Sixteen-year-old Griet has to leave her family home in Delft in 1664 after her father is blinded in an accident. As a tile-painter, her father is a member of the artists’ guild, so employment is found for her as a maid in painter Johannes Vermeer's household. In the strictly stratified society of the time, this is a fall in status because of the bad reputation that maids have for stealing, spying and sleeping with their employers. A further complication is that the Vermeers belong to the grudgingly tolerated Catholic minority while Griet is a Protestant. At their home, she befriends the family's oldest daughter, Maertge, but is never on good terms with the spiteful Cornelia, a younger daughter who takes after her class-conscious mother, Catharina. Griet also finds it difficult to keep on the right side of Tanneke, the other house servant, who is moody and jealous.
Griet lives for two years at her employers’ and is only allowed to visit her home on Sundays, where the family circle is breaking up. Her younger brother Frans is apprenticed outside and eventually her younger sister Agnes dies of the plague. But during the early months of her work at the Vermeers', Pieter, the son of the family butcher at the meat market, starts courting Griet. She has been strictly brought up and does not welcome this at first, but tolerates his interest because it is of advantage to her impoverished parents.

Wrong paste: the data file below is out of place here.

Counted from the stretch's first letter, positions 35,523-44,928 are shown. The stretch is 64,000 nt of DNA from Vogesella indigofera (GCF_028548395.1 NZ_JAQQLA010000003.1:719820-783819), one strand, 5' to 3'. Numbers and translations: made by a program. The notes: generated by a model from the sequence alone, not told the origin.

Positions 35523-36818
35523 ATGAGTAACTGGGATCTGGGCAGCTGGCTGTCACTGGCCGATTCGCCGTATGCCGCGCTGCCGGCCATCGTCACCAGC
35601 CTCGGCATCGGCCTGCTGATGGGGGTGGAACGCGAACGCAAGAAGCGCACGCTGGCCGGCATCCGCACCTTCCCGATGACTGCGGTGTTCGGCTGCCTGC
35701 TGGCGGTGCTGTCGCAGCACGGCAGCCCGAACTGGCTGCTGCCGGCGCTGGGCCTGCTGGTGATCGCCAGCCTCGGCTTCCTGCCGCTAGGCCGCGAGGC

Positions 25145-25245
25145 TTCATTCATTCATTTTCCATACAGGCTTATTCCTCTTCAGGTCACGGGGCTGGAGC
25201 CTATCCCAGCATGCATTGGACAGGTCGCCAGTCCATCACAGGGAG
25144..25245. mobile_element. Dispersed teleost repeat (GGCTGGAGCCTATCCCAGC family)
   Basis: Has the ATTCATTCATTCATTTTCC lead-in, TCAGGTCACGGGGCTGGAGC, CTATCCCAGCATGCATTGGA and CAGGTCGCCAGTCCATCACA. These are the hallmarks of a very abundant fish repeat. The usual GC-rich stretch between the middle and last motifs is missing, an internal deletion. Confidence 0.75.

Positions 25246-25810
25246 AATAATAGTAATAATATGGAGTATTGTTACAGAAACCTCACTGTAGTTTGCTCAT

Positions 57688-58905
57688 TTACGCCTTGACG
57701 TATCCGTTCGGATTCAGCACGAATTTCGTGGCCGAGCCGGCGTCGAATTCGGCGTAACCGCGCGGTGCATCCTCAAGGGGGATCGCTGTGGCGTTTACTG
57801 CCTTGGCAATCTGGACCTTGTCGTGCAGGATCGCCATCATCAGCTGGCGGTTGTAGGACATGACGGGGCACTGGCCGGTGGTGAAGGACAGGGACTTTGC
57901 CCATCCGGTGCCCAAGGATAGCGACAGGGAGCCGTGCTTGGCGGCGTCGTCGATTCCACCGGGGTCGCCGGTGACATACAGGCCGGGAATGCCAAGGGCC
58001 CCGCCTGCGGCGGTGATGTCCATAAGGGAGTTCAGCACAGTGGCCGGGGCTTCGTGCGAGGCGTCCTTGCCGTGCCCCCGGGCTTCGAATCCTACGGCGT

Griet is increasingly fascinated by Vermeer's paintings. Vermeer discovers that Griet has an eye for art and secretly asks her to run errands and perform tasks for him, such as mixing his paints and acting as a substitute model. Griet arouses the suspicions of Catharina, but Vermeer's mother-in-law, Maria Thins, recognizes Griet's presence as a steadying and catalyzing force in Vermeer's career and connives at the domestic arrangements that allow her to devote more time to his service. However, Griet is warned by Vermeer's friend, Antonie van Leeuwenhoek, not to get too close to the artist because he is more interested in painting than he is in people. Realizing that this is true, Griet remains cautious.
Vermeer's wealthy but licentious patron, Pieter van Ruijven, notices “the wide-eyed maid”, molests her when he can and pressures Vermeer to paint them together, as he had with an earlier maid that Van Ruijven had then made pregnant. Griet and Vermeer are therefore reluctant to fulfil this request and eventually Vermeer comes up with a compromise. Van Ruijven will be painted with members of his own family and Vermeer will paint a portrait of Griet by herself which is to be sold to van Ruijven. For the painting, he forces her to pierce her ears and wear his wife's pearl earrings without her permission. Cornelia seizes the chance to let Catharina discover this and in the resulting scandal Vermeer remains silent and Griet is forced to leave.
Ten years later, long after Griet has married Pieter and settled into life as a mother and butcher's wife, she is called back to the house following Vermeer's death. Griet assumes that Vermeer's widow wishes to settle the household's unpaid butcher’s bill. There Griet learns that Vermeer had asked for her painting to be hung in the room as he was dying. In addition, though the family is now poorer, Vermeer's will has included a request that Griet receive the pearl earrings that she wore when he painted her, which Van Leeuwenhoek forces Catharina to hand over. Griet realizes, however, that she could no more wear them as a butcher's wife than she could have as a maid. She therefore decides to pawn the earrings and pay the fifteen guilders owed to her husband from the price.